So, Twitter is valuable for so much more than simple “nanoblogging” – which is how I initially perceived it. It is important to me because it makes the sense of community and connectedness more tangible. And Twitter isn’t the only tool to help on that front.

One of the reasons I’m a raving, rabid Flickr addict is that I can follow the photos from my contacts. If they do something and post a picture, I see it. I may not have bothered to go hunting to find the picture, but the fact that Flickr streams it to me helps me keep up to date on what dozens of people are doing. I am more mindful of these people, and feel more aware and connected.

Tools like Flickr and Twitter are powerful because they are informal. It’s much quicker and easier to post a simple status update for something that wouldn’t warrant a full blog post. It’s simple to shoot a photo and hurl it up to Flickr – even if it’s not a great photo, it’s an easy way to share what’s going on in a person’s life.

One thing that newcomers to these tools often mention is how simultaneously noisy and empty they seem. Viewing the public Twitter update stream is a confusing and uninteresting activity. It’s not until you find the people that you care about – in real life – that these tools really start to get interesting. It’s not about “contact whoring” or trying to collect the most “followers” – it’s about finding the people you care about and maintaining a state of mindfulness. Something that is surprisingly easy to do with these various banality broadcasting engines.

I’m still thinking through how these tools compare with Facebook. I do know that Facebook has a decidedly different “feel” to it – with the endless flow of zombie-bites, pokes, application requests, and the like. Facebook has become annoying enough that I might check in on it once per week. I usually have Twitter and Flickr open in tabs all the time.  Facebook is evolving into a monolithic environment – the “applications” are so tightly integrated that they might as well be compiled into the kernel of FB. Small Pieces Loosely Joined is basically thrown out the window. Although I can integrate other resources, they become awkwardly sucked into FB, often providing redundant information or functionality (do I post status updates to Twitter, or to Facebook? do I post photos to Flickr or Facebook? etc…). I should be able to do these activities in one place, and one place only, and have the information pulled seamlessly together. Facebook just ain’t it.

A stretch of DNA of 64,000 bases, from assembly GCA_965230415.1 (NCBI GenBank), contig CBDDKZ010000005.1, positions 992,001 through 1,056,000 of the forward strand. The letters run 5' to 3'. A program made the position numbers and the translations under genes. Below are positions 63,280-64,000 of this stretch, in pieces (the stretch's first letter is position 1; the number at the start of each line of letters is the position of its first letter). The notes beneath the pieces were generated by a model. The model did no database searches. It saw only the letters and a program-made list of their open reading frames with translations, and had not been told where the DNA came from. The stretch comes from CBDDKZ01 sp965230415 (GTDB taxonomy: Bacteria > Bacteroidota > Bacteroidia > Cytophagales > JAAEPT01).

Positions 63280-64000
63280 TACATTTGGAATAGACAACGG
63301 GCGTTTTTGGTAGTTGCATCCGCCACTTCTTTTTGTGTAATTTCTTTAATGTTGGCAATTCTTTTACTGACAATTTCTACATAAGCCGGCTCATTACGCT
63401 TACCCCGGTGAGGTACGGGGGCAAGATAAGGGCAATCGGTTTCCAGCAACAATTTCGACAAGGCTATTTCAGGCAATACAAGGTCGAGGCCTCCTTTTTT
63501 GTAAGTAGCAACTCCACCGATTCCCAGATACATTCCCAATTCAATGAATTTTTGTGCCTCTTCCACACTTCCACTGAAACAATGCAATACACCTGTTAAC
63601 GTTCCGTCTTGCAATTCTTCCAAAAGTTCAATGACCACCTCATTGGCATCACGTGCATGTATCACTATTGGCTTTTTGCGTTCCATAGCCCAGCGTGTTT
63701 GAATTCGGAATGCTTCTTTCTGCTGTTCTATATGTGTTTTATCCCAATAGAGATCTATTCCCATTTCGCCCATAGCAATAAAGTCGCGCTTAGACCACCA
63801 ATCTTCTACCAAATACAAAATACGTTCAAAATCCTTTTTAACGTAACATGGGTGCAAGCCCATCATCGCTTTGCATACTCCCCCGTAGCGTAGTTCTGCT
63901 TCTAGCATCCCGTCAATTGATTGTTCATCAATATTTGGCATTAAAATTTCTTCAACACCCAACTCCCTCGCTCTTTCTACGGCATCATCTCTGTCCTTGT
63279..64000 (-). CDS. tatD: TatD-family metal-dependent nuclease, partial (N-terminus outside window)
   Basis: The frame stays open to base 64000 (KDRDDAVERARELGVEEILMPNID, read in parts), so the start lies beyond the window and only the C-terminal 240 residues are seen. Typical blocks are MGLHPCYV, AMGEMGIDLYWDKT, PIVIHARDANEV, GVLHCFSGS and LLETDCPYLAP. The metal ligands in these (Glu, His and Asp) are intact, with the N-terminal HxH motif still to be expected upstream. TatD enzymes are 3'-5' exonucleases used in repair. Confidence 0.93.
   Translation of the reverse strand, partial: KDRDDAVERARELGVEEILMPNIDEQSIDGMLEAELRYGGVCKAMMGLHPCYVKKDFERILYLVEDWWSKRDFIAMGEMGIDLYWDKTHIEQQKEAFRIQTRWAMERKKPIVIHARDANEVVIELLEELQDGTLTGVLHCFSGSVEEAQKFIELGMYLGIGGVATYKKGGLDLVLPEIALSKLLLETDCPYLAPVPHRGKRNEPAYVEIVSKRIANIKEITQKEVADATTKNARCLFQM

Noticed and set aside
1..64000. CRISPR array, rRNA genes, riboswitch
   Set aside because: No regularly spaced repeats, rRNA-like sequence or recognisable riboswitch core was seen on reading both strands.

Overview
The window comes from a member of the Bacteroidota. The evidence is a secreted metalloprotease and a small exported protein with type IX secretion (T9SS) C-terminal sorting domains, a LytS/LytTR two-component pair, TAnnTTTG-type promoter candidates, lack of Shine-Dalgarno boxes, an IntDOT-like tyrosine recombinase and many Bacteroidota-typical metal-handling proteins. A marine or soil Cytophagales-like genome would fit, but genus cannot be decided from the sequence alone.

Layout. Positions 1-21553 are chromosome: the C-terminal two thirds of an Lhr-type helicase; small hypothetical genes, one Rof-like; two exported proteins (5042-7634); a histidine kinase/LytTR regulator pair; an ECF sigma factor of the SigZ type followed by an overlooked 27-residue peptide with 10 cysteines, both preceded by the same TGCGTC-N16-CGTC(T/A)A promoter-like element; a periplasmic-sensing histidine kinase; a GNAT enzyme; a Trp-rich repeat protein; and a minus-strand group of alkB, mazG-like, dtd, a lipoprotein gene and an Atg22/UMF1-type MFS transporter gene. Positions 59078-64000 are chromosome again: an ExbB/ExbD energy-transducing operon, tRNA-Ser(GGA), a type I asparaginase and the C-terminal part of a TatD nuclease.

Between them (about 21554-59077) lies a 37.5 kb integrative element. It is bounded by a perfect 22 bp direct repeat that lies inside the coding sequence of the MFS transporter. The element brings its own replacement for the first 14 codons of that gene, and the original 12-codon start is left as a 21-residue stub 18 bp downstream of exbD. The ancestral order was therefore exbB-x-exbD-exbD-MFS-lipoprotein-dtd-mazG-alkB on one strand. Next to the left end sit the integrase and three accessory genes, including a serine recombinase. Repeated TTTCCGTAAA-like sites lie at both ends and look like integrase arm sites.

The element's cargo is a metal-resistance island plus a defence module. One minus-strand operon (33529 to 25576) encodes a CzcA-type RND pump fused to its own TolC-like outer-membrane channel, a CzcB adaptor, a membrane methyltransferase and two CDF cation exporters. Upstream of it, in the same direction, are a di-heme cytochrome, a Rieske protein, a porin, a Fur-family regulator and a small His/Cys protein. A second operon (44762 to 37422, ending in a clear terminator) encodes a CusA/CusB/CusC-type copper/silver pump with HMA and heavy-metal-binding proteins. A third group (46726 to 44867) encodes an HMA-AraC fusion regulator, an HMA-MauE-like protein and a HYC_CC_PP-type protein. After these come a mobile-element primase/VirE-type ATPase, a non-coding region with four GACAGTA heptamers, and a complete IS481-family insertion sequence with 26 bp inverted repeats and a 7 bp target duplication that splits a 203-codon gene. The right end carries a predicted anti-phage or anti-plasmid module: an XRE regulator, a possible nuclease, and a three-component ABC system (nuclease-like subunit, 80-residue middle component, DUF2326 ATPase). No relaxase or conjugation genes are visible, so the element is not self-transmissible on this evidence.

MySpace vs. Facebook: Who Cares?

Danah Boyd published an article comparing the demographics of MySpace and Facebook. The conclusion? Geeks, jocks, and preps head to Facebook. Stoners, goths, and bangers head to MySpace.

So… Essentially all cliques are steadily moving into personal and social publishing spaces. And they’re finding where they feel most comfortable.

facebookers vs myspacers

I’m not seeing the problem. Do we really expect the various groups of kids to all flock to the same communities online? It sure doesn’t happen offline.

The key is that they’re reading and writing much more than they would have been without becoming active in online publishing. That’s fantastic, no matter where they do it. I’m quite sure there are large groups of kids who are most active in other online communities like Nexopia and the like. So what? The goal isn’t to collect them all into one big bin, but to let them find their voices, however they need to do that.

The take away message for me isn’t that there is some socioeconomic segregation of youth, but that we need to remember that not all youth hang out at the same place. This isn’t new. It’s been going on for decades (centuries)? but us “web 2.0” types seem to forget that it’s a natural part of being a kid, and assume that everyone’s playing in the same sandbox. That just ain’t so, and it’s not necessarily a bad (or good) thing. It just is.

Photo attributions:

Blogging vs. Social Networking